Why is the Kremlin Ignoring Social Problems Ahead of the Presidential Election?
January 30, 2024
  • Mikhail Vinogradov

    President of the Petersburg Politics Foundation

Political analyst Mikhail Vinogradov writes that two months before the presidential election, the Kremlin feels fully confident and is barely reacting to a buildup of problems – from protests to heating outages. This excessive confidence, however, may be a problem in itself.

Just over two months before the presidential election in Russia, within the race there have been no attempts to provide an outlet for people to blow off steam, no high-profile electoral program initiatives, no serious intrigues. Instead, the emphasis has been on sucking the air out of the agenda – much the same as it was in the run-up to the 2016 and 2021 parliamentary elections and the presidential election in 2018. The general message is that after the obvious victory of the current government, everything will basically stay the same.

Still, it can hardly be said that this January has passed incident-free. The beginning of the year was marked by serious problems with basic services, as heating disruptions plagued large urban areas and snow hampered traffic on major highways. At the same time, there have been signs that Ukrainian strikes against Russian infrastructure are becoming more effective. In addition, conspicuous protests took place in Bashkortostan, a region known for its loyalty to the Kremlin (see Russia.Post on the protests here). Since the Russian political system is quite robust, these events do not show up against the general backdrop of the presidential race. However, they raise questions about the effectiveness of the current governance model, which tends to attribute all internal contradictions and conflicts to the influence of external forces.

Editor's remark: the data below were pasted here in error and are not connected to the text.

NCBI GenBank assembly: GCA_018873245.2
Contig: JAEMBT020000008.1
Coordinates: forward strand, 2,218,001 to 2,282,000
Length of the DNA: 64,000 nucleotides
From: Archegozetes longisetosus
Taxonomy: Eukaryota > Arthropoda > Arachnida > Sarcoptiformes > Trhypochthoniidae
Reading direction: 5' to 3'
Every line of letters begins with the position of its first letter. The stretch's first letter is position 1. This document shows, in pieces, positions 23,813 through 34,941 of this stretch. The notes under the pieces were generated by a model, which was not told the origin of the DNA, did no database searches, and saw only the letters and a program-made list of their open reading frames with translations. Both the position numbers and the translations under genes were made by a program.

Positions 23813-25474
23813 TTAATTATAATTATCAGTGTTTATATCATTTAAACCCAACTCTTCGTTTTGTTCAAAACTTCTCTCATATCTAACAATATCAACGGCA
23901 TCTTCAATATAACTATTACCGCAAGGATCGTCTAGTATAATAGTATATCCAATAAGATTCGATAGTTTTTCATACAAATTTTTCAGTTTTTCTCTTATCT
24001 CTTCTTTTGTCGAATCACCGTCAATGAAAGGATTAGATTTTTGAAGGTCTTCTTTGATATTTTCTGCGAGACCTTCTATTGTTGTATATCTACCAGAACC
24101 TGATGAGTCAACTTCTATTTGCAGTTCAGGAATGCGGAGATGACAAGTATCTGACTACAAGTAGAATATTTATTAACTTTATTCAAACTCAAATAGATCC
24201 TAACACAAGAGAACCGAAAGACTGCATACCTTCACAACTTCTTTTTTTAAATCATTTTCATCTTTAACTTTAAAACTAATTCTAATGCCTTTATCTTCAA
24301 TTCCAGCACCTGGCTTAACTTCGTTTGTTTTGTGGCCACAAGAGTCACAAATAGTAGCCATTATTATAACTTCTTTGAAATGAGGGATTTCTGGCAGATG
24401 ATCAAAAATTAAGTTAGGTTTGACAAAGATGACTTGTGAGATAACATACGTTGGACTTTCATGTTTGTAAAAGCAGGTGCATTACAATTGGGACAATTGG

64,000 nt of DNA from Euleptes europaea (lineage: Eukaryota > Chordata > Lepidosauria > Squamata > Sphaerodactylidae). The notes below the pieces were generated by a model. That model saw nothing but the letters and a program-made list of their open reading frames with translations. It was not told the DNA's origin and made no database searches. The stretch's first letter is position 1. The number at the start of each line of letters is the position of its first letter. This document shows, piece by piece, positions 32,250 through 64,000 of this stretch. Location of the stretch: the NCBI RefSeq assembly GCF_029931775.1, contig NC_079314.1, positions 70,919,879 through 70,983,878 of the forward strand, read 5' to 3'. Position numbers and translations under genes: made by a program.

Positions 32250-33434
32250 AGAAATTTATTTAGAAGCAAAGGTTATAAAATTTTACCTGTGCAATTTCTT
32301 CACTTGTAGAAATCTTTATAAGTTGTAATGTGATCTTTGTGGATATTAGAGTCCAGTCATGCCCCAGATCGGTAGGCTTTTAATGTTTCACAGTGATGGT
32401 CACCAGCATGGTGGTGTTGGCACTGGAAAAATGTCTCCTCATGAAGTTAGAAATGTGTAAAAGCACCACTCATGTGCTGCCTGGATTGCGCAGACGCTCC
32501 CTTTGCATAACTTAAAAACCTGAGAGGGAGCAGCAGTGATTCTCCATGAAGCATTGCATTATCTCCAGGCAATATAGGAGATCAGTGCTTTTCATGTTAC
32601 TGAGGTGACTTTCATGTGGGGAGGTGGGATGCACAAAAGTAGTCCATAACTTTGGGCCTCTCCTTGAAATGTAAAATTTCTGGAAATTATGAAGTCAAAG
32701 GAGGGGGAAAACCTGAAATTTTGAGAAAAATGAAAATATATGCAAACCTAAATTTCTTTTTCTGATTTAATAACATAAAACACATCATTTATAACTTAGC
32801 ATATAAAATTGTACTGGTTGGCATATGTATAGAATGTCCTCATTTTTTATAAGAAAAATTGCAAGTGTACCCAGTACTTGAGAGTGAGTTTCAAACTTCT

Heating failure in Moscow Region. January 2024. Source: Yandex
Utilities crisis

Contrary to stereotypes that the Russian climate is characterized by long and extreme winters, in the central part of the country cold spells of minus 25-30 degrees Celsius do not happen every year and do not last too long. In January 2024, however, there was a cold wave, and the utilities infrastructure struggled to hold up.

Large-scale failures of heat supply systems occurred in many large suburbs of Moscow and several cities with a population of over a million, including Omsk (in December and early January), Novosibirsk, Yekaterinburg and Krasnodar. Local authorities had to take emergency measures, including moving thousands of residents of frozen multistory buildings to temporary accommodation centers.

These failures revealed a plethora of issues. Firstly, experts found it difficult to assess what caused the heating disruptions. A number of versions have been put forward: from the deterioration of the utilities infrastructure and the opacity of the communal services system to the unmodernized Soviet heat supply system and the decreased effectiveness of city management following enlargement – especially cities in Moscow Region.